End of renovation nears for affordable-housing project in North Stonington

North Stonington — After some delays, one of the town's first forays into affordable housing is nearing the end of renovations and is on the market, waiting for a family to make an offer.

The home at 101A Anthony Road, which is close to the Rhode Island border, was given by the town to NeighborWorks New Horizons, an affordable-housing developer, in 2016. NeighborWorks agreed to make renovations to the property and sell it as deed-restricted affordable housing.

Neighbors described the property as in rough shape when it came into the town's possession, with holes in the floorboards and part of the wall at the rear of the property torn down.

Property records show that Barbara Maine owned the property from the 1950s until her death in 2011. The home was $17,000 behind on taxes, and despite five parties attending an auction of the home in January 2014, none decided to purchase it. The home then passed into the town's possession in 2015.

The Affordable Housing Committee, a town board that seeks to ensure more affordable housing options are offered in town, received a proposal from NeighborWorks New Horizons in 2015 to renovate the property. That proposal, which involved selling the home to NeighborWorks for $1 so it could renovate the property and then sell it for the cost of renovation, was approved at a 2016 town meeting.

"I think it will be a boon to the neighborhood," said Mary-Ann Ricker, chairwoman of the Affordable Housing Committee. "It was pretty derelict before." Once the landscaping is finished, she added, it will look completed.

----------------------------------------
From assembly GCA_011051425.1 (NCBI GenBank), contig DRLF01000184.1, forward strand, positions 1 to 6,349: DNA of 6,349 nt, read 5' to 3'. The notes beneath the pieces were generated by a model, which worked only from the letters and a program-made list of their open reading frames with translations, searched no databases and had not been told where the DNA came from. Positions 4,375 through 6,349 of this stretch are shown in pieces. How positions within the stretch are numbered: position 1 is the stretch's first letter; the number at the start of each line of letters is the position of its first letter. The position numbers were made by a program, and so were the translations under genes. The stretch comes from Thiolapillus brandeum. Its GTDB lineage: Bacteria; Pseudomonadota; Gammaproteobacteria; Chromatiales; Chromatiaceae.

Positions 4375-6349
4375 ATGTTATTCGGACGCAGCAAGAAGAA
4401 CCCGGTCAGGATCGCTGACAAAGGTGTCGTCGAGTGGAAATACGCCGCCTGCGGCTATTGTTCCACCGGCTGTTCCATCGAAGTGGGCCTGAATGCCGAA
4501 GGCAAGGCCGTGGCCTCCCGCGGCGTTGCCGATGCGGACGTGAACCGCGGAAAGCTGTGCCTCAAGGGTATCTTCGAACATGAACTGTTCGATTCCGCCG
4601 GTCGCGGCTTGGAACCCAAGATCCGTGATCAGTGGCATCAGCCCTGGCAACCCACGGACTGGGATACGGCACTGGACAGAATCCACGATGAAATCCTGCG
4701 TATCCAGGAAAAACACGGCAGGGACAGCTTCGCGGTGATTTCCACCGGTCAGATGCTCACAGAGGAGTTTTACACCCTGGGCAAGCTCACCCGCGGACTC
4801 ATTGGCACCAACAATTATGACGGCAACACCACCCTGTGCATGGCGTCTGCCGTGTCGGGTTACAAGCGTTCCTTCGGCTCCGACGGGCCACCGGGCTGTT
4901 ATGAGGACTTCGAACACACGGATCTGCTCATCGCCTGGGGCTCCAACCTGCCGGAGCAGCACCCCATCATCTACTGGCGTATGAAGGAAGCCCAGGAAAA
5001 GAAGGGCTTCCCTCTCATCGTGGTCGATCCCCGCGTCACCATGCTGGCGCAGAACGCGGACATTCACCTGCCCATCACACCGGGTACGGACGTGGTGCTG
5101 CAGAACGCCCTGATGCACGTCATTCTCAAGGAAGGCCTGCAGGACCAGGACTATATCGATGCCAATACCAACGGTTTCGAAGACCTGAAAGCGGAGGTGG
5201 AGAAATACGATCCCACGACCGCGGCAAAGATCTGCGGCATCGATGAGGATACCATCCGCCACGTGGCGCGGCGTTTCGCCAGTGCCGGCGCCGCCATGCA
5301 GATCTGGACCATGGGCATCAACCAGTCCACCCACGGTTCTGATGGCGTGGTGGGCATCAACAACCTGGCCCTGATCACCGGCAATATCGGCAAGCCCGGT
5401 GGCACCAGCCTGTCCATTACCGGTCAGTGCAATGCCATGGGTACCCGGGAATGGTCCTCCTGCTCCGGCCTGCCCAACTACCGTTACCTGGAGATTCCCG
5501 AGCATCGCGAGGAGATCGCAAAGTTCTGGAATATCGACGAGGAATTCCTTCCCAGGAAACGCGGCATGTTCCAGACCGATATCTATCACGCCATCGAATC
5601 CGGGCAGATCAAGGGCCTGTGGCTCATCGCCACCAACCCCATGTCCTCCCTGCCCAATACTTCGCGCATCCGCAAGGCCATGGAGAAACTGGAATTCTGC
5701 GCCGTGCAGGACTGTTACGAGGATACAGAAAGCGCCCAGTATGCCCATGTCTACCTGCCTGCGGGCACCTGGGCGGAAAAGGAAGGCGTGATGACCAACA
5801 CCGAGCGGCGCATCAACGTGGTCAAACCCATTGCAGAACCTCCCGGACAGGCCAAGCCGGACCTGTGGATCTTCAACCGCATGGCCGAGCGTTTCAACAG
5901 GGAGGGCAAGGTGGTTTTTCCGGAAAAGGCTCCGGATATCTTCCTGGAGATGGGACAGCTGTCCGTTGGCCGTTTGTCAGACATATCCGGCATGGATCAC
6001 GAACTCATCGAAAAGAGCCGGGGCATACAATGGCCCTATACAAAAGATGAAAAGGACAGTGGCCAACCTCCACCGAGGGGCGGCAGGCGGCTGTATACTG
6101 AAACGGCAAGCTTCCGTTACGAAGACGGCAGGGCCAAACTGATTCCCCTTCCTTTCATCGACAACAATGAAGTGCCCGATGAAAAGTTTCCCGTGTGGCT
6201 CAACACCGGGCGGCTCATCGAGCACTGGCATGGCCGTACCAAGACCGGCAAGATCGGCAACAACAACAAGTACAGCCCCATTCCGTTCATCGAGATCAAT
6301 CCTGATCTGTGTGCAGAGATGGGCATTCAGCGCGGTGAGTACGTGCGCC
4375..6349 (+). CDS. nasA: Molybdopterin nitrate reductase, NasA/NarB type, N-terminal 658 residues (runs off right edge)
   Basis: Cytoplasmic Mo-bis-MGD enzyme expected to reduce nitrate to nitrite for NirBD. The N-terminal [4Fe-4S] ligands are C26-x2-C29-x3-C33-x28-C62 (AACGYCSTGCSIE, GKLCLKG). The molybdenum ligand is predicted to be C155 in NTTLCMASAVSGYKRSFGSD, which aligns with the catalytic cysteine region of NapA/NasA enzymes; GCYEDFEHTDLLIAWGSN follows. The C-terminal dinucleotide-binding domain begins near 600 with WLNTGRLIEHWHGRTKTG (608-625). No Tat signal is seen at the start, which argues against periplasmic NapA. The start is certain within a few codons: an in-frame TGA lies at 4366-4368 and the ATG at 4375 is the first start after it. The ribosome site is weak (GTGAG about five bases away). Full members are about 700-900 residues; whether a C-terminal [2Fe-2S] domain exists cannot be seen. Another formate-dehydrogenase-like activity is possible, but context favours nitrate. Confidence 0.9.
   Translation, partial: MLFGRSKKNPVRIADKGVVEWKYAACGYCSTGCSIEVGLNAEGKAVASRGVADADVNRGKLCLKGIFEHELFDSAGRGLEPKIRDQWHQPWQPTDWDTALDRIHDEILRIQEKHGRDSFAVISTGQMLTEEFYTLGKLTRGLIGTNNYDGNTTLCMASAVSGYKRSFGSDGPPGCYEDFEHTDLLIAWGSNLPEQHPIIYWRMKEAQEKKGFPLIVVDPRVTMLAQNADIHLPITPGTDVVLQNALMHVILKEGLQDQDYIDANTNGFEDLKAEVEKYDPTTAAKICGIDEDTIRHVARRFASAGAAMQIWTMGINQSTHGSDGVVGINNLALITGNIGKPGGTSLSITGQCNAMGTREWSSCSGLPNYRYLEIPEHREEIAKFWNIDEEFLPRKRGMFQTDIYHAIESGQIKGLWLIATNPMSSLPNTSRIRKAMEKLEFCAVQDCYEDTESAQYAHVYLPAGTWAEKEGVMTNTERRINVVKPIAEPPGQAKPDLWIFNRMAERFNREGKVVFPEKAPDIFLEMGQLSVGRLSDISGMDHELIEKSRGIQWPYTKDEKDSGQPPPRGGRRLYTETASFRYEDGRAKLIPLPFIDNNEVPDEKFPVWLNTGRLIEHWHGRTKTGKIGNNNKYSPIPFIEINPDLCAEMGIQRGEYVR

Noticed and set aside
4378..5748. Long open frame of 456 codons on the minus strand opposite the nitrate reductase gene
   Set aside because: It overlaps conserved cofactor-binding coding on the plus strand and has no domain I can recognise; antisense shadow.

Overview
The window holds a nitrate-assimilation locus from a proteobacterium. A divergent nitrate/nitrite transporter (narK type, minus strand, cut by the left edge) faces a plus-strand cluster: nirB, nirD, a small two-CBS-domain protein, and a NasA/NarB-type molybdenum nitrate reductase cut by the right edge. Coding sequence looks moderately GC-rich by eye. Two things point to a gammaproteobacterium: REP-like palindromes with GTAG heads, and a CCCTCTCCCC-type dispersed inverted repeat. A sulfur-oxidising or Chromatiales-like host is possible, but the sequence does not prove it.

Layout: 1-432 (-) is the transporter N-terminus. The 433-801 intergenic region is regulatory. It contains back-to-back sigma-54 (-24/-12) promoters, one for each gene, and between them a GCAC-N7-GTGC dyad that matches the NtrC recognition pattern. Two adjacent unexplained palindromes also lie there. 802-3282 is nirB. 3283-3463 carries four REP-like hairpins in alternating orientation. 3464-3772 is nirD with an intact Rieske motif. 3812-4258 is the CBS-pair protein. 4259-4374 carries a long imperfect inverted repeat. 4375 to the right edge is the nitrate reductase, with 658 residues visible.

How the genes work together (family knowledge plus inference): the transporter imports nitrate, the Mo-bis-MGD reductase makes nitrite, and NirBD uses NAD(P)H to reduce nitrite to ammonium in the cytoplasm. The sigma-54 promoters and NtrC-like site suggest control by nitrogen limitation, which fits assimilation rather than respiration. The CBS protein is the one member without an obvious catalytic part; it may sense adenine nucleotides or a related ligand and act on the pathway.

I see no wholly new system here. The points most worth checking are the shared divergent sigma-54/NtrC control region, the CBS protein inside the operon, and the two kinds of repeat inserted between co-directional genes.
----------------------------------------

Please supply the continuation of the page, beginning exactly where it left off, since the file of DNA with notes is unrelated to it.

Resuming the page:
Nutmeg Building & Remodeling LLC was chosen to renovate the property, beginning in 2016. 

NeighborWorks had set an ambitious goal to finish earlier that year, but there were a few unexpected delays, Ricker said.

The proposal involved demolishing some of the damaged structure, making upgrades to the bathroom, new windows, kitchen, lighting and adding some appliances, among other improvements. The septic system also was upgraded and after a year and a half of renovation, the contractor completed the interior rehabilitation. 

"We have some landscaping and punch list items to complete," wrote Tom Cruess, senior project manager at NeighborWorks New Horizons. The home went up for sale for $249,900 in the spring, since dropping to $224,500 — about the amount that was spent on the renovations. It is listed with ReMax on the Bay.

To purchase the home, a family's income cannot exceed 80 percent of the area median income, which for a family of four in North Stonington is $65,800.

Because the home is deed-restricted as affordable housing, it may not be resold at greater than the asking price for 15 years.

n.lynch@theday.com

READER COMMENTS

Loading comments...
Hide Comments